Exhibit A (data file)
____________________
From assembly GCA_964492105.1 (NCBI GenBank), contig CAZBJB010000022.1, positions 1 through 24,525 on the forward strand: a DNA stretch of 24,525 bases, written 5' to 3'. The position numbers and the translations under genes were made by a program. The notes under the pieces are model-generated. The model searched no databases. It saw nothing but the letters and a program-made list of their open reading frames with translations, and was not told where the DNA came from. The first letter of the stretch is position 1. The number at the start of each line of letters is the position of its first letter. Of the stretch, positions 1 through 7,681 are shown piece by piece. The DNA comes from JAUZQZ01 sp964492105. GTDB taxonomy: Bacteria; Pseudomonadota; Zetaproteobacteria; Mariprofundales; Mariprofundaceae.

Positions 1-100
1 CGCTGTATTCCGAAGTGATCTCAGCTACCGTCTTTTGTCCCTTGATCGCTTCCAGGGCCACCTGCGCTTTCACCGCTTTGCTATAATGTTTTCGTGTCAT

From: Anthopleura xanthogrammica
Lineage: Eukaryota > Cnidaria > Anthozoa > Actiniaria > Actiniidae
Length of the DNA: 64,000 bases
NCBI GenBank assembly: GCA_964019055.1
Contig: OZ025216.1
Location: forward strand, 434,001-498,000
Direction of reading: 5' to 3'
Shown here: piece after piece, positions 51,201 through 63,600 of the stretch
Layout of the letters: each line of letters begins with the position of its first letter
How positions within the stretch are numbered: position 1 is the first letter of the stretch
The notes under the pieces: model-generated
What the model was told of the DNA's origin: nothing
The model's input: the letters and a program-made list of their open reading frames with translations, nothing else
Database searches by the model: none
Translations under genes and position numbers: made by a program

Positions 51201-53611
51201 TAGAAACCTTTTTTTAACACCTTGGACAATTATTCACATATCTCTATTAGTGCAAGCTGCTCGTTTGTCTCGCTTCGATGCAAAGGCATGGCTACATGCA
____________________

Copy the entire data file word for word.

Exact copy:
From assembly GCA_964492105.1 (NCBI GenBank), contig CAZBJB010000022.1, positions 1 through 24,525 on the forward strand: a DNA stretch of 24,525 bases, written 5' to 3'. The position numbers and the translations under genes were made by a program. The notes under the pieces are model-generated. The model searched no databases. It saw nothing but the letters and a program-made list of their open reading frames with translations, and was not told where the DNA came from. The first letter of the stretch is position 1. The number at the start of each line of letters is the position of its first letter. Of the stretch, positions 1 through 7,681 are shown piece by piece. The DNA comes from JAUZQZ01 sp964492105. GTDB taxonomy: Bacteria; Pseudomonadota; Zetaproteobacteria; Mariprofundales; Mariprofundaceae.

Positions 1-100
1 CGCTGTATTCCGAAGTGATCTCAGCTACCGTCTTTTGTCCCTTGATCGCTTCCAGGGCCACCTGCGCTTTCACCGCTTTGCTATAATGTTTTCGTGTCAT

From: Anthopleura xanthogrammica
Lineage: Eukaryota > Cnidaria > Anthozoa > Actiniaria > Actiniidae
Length of the DNA: 64,000 bases
NCBI GenBank assembly: GCA_964019055.1
Contig: OZ025216.1
Location: forward strand, 434,001-498,000
Direction of reading: 5' to 3'
Shown here: piece after piece, positions 51,201 through 63,600 of the stretch
Layout of the letters: each line of letters begins with the position of its first letter
How positions within the stretch are numbered: position 1 is the first letter of the stretch
The notes under the pieces: model-generated
What the model was told of the DNA's origin: nothing
The model's input: the letters and a program-made list of their open reading frames with translations, nothing else
Database searches by the model: none
Translations under genes and position numbers: made by a program

Positions 51201-53611
51201 TAGAAACCTTTTTTTAACACCTTGGACAATTATTCACATATCTCTATTAGTGCAAGCTGCTCGTTTGTCTCGCTTCGATGCAAAGGCATGGCTACATGCA